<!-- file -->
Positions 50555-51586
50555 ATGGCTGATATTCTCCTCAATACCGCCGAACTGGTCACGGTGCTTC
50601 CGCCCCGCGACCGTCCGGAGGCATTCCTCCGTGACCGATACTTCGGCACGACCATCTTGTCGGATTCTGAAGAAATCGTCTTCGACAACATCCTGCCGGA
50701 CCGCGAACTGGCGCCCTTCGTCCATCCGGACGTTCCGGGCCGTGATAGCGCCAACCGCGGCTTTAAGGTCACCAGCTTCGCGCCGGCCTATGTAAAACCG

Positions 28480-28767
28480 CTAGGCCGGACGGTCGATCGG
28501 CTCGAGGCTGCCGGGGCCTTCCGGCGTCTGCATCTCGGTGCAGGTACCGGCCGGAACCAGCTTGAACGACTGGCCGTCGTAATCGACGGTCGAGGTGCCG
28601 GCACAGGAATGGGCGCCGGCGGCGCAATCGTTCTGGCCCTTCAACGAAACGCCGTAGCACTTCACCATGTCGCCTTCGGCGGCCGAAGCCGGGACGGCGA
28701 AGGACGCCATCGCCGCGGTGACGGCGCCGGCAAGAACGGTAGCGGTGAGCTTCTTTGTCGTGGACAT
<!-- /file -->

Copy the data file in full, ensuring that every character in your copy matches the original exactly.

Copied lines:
Positions 50555-51586
50555 ATGGCTGATATTCTCCTCAATACCGCCGAACTGGTCACGGTGCTTC
50601 CGCCCCGCGACCGTCCGGAGGCATTCCTCCGTGACCGATACTTCGGCACGACCATCTTGTCGGATTCTGAAGAAATCGTCTTCGACAACATCCTGCCGGA
50701 CCGCGAACTGGCGCCCTTCGTCCATCCGGACGTTCCGGGCCGTGATAGCGCCAACCGCGGCTTTAAGGTCACCAGCTTCGCGCCGGCCTATGTAAAACCG

Positions 28480-28767
28480 CTAGGCCGGACGGTCGATCGG
28501 CTCGAGGCTGCCGGGGCCTTCCGGCGTCTGCATCTCGGTGCAGGTACCGGCCGGAACCAGCTTGAACGACTGGCCGTCGTAATCGACGGTCGAGGTGCCG
28601 GCACAGGAATGGGCGCCGGCGGCGCAATCGTTCTGGCCCTTCAACGAAACGCCGTAGCACTTCACCATGTCGCCTTCGGCGGCCGAAGCCGGGACGGCGA
28701 AGGACGCCATCGCCGCGGTGACGGCGCCGGCAAGAACGGTAGCGGTGAGCTTCTTTGTCGTGGACAT